1682-1753 Baba Deep drew a line with his Khanda and beseeched only those committed to giving their lives in defense of the Sikh faith to step over it. Five thousand Sikhs accompanied him on his journey to free Harimandir Sahib from the Afgan army that had desecrated it. Dressed as bridegrooms in fine clothing and festive ribbons, they joyously readied themselves to wed death. The painting speaks of this blessed journey and the mortal release experienced through their shaheedi spirit, where the spiritual fire upon which they cast their bodies also freed their souls.
To commemorate the 100th Anniversary of Sikhs contribution to World War One, this painting represents a foray into the contemporary period of Sikh Military history. It deals with the role of Sikh men and women of various nationalities who lived through this epic confrontation of Nations. The title of the painting, taken from the Canadian National Anthem, reflects upon the willingness of Sikhs to fight against oppression throughout history. It is a testament to the spirit of Guru Gobind Singh, which forever emboldens the Khalsa to strive towards a greatness that surpasses humble beginnings.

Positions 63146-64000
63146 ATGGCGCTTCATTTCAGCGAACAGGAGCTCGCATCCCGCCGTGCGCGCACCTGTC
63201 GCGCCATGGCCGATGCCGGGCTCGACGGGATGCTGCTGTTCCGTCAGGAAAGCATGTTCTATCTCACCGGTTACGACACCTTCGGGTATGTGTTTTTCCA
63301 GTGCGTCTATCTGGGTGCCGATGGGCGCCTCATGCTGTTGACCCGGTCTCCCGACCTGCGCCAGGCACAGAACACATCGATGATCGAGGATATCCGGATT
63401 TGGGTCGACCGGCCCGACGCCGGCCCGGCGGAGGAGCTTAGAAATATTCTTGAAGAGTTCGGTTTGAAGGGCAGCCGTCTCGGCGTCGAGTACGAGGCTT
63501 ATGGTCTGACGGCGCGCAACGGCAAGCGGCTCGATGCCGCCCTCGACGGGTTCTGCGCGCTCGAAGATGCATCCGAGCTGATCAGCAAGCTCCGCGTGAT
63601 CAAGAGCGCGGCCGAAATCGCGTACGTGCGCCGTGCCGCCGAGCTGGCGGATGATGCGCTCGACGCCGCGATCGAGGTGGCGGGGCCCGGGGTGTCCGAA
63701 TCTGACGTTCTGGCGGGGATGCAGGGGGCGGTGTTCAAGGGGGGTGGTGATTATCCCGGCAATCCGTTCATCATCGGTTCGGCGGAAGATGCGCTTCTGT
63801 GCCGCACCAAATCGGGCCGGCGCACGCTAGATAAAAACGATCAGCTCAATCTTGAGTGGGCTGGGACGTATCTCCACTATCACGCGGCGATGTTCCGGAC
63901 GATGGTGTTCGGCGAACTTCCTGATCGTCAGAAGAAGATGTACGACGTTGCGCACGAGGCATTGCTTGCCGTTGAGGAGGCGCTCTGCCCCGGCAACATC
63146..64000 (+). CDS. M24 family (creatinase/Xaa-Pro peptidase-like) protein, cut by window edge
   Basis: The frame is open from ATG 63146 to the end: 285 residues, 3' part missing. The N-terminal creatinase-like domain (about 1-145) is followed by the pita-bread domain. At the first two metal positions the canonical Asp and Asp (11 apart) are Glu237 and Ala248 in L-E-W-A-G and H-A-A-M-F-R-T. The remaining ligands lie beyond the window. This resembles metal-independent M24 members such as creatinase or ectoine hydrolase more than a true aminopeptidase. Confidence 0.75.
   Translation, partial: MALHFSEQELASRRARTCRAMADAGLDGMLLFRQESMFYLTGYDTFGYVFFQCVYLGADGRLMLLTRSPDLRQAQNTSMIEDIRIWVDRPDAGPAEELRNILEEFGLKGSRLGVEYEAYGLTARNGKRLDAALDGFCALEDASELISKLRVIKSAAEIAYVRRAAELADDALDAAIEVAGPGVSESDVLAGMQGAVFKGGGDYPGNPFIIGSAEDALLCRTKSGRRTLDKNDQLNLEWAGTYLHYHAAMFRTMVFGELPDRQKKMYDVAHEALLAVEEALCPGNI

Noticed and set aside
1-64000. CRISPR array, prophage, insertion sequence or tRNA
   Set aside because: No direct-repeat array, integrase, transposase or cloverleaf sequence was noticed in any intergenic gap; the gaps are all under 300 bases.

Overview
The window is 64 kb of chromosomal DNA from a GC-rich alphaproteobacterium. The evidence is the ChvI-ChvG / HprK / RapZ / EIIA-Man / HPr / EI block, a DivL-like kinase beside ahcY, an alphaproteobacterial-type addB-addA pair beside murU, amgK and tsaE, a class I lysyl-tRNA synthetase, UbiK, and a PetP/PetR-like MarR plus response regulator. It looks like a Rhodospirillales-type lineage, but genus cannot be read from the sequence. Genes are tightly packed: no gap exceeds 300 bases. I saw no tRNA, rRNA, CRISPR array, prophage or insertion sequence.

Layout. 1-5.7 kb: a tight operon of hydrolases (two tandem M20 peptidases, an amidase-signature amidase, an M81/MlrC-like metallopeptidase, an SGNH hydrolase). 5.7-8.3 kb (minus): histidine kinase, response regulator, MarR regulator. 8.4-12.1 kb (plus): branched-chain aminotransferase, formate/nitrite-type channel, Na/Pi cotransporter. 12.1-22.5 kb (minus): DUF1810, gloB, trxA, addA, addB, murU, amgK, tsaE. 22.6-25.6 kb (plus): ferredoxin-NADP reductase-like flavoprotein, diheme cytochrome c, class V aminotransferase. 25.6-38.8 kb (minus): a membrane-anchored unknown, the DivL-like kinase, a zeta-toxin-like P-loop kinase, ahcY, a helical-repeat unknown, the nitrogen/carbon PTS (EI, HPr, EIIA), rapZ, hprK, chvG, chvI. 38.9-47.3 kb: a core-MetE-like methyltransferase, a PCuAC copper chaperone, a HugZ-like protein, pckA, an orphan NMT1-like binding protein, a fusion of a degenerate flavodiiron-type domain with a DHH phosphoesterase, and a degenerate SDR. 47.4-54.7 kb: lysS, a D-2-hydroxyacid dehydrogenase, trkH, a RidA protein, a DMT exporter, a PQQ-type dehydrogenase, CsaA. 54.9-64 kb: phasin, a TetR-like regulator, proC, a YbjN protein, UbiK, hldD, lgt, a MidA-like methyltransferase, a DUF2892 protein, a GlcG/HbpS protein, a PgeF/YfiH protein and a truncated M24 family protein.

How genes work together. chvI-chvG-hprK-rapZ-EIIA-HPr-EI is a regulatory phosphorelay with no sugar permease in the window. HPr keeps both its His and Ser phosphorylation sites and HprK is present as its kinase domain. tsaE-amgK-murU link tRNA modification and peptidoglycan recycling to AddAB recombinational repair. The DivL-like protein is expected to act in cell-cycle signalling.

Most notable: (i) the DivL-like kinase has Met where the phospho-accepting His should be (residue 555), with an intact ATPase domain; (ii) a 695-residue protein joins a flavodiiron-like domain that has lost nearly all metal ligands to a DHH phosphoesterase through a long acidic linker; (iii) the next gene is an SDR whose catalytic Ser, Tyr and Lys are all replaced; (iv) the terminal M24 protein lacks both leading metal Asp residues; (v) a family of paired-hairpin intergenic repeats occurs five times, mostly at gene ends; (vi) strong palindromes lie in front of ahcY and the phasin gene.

Jaswant Singh Khalra - The Witness: This painting chronicles the life's work of human rights activist Shaheed Jaswant Singh Khalra and the events of the bloody decade (1984 -1995) in Punjab. It depicts how government forces operated with complete impunity to end the Khalistan movement, and in doing so, carried out the secret murders of thousands of its' own citizens, many of them complete innocents. This portrait of Jaswant Singh Khalra and the state of Punjab speaks to the loss of humanity when power is asserted through terror and violence. In those desperate times, the Guru inspires great souls who act as our protectors, saving us from being engulfed by total darkness. In an inspirational speech, which was to be his last, Jaswant Singh Khalra declared:
"I challenge the darkness, if nothing else, then at least around myself, I will not let it settle. Around myself I will establish light."
Jaswant Singh Khalra was murdered at the age of 42, giving his life to the preservation of human rights in Punjab. To commemorate the incredible impact of his life, 42 rare Artist signed canvas prints will be released. All proceeds will go to Ensaaf, a charity dedicated to carrying forward his mission to end impunity and give voice to the disappeared.